Let’s Talk About ‘Love Jones’, One of the Best Romance Movies of All Time

“They all call me brother to the night and right now I am the blues in your left thigh, trying to be the funk in your right—is that alright?”

Each time I watch that introductory scene from *Love Jones—*the one when Darius (Larenz Tate) steps to the stage at an open mic just moments after meeting Nina (Nia Long) at a Chicago lounge—my heart, my mind, and my body responds with an affirmative. The 1997 film, about a poet and a photographer who fall in love, has smile-inducing, heart-fluttering capabilities that have made it my go-to for rainy days at home, date nights in, and those moments when nostalgia calls for a sweet fix that’s been tested with time.

Though it’s been more than two decades since the movie hit theaters, I still recite its lines like it opened yesterday. Along with other notable ’90s films, it transports me to an era when life was good, music was soul-stirring, and it wasn’t uncommon to see Black love on screen. Today Love Jones is regarded as a Black cult classic, and with good reason. The film, written and directed by Theodore Witcher, emits good vibes through perfectly written dialogue, directing, and acting from Tate and Long that transcends the screen.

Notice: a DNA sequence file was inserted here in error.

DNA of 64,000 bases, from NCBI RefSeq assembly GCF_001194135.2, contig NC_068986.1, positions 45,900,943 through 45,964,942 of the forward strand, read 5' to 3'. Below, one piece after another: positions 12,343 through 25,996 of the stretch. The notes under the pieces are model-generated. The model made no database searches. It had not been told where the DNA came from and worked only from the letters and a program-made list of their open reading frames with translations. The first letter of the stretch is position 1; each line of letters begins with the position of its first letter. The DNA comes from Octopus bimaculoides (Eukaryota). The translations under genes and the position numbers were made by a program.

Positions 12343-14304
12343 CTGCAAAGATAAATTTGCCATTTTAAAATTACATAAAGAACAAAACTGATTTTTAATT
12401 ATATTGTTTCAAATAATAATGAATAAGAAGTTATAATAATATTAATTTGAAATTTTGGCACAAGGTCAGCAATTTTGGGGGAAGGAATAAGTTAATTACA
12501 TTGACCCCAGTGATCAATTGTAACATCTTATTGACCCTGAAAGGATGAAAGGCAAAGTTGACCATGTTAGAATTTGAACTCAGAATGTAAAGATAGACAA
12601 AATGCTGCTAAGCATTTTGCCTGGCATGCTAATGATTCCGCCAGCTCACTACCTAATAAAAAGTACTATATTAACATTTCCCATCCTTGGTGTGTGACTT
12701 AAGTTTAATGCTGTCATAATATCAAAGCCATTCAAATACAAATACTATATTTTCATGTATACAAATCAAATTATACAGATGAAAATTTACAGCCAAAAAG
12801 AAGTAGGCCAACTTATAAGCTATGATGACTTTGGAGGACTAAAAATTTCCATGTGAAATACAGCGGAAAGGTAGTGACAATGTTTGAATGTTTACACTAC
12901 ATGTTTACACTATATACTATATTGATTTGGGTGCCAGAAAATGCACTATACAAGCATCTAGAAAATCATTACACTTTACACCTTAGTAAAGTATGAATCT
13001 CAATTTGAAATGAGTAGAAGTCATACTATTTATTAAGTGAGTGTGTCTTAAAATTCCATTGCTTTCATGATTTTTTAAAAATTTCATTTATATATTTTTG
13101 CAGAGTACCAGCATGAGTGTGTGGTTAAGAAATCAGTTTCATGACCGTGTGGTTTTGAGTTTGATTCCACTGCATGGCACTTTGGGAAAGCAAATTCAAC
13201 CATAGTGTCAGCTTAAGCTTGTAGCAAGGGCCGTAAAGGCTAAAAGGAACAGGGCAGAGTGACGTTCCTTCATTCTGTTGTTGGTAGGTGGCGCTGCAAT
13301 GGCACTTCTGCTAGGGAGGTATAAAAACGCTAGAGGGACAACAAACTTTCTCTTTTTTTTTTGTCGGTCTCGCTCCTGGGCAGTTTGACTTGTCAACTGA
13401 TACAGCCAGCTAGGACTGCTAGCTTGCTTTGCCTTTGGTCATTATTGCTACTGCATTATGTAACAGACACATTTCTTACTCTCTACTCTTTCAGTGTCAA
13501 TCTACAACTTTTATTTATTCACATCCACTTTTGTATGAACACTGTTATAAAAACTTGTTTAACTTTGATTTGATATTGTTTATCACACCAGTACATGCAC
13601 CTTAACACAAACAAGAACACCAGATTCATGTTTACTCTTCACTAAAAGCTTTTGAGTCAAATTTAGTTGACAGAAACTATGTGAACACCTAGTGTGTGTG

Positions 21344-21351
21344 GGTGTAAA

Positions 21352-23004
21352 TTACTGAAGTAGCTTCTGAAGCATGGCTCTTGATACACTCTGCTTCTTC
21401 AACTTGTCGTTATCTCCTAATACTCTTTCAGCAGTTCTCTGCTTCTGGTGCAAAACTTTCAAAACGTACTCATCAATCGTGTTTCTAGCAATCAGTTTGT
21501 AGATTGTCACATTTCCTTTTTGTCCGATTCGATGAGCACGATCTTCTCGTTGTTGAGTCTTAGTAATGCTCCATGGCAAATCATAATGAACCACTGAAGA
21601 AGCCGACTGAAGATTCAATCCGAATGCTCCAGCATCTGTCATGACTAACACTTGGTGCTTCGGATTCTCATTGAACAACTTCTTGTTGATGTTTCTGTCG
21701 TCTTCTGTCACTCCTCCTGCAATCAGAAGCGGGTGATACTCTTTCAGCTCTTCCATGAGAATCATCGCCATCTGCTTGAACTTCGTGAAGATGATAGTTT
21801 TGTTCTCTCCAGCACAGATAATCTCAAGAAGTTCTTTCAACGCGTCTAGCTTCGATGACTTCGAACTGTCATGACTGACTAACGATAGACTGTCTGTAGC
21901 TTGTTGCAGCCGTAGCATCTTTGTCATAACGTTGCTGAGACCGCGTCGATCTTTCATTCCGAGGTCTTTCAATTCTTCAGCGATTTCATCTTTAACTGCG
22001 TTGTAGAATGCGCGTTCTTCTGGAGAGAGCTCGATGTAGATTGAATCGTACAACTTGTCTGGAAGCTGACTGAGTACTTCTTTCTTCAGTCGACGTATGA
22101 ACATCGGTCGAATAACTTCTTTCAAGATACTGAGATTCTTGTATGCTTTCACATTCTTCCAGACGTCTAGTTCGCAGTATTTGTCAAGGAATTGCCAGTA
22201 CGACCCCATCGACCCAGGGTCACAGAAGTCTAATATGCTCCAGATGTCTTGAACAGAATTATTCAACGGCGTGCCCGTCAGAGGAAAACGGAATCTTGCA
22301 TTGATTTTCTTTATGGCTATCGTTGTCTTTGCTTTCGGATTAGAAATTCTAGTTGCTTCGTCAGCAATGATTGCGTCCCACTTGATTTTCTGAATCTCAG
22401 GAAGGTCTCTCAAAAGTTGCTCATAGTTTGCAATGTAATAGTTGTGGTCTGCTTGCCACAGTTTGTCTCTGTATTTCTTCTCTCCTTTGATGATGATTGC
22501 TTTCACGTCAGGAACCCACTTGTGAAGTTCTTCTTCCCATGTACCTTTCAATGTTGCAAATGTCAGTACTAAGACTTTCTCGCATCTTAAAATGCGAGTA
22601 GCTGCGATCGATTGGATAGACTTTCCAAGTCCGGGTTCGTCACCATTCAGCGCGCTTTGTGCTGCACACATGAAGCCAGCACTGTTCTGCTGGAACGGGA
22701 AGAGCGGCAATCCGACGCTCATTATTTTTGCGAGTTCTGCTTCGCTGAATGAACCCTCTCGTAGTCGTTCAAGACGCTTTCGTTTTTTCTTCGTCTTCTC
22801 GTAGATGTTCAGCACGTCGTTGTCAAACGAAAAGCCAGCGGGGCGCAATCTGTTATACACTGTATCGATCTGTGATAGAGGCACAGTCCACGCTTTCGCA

Darius and Nina’s love story is not original, but that’s what makes it so good. It’s relatable, real and complicated, with just enough build-ups and let downs sparsed throughout that you’re all in on how the story ends. Witcher’s decision to make the main characters creatives (writer and photographer, respectively) in an eclectic city like Chicago further layers the guy meets girl, girl falls for guy, things go left, and love gets put to the test storyline that hopeless romantics like myself live for. Add in a few witty friends, a shady character, and a toxic ex, and it’s one of the best romance movies of all time.

Watching Nina and Darius fall in love is like playing back the first few weeks—months if you’re lucky—of a new relationship over, and over again. That introductory phase when butterflies abound, phone alerts feel like gold, and being in that special someone’s company is enough to conjure up dreams of eloping. But what’s equally as beautiful as watching their romance come together is the way in which their deep connection helps paint a portrait of Chicago that doesn’t rely on the suffering of Black souls. Instead, it involves the spirit of our humanity and the depths at which we love.

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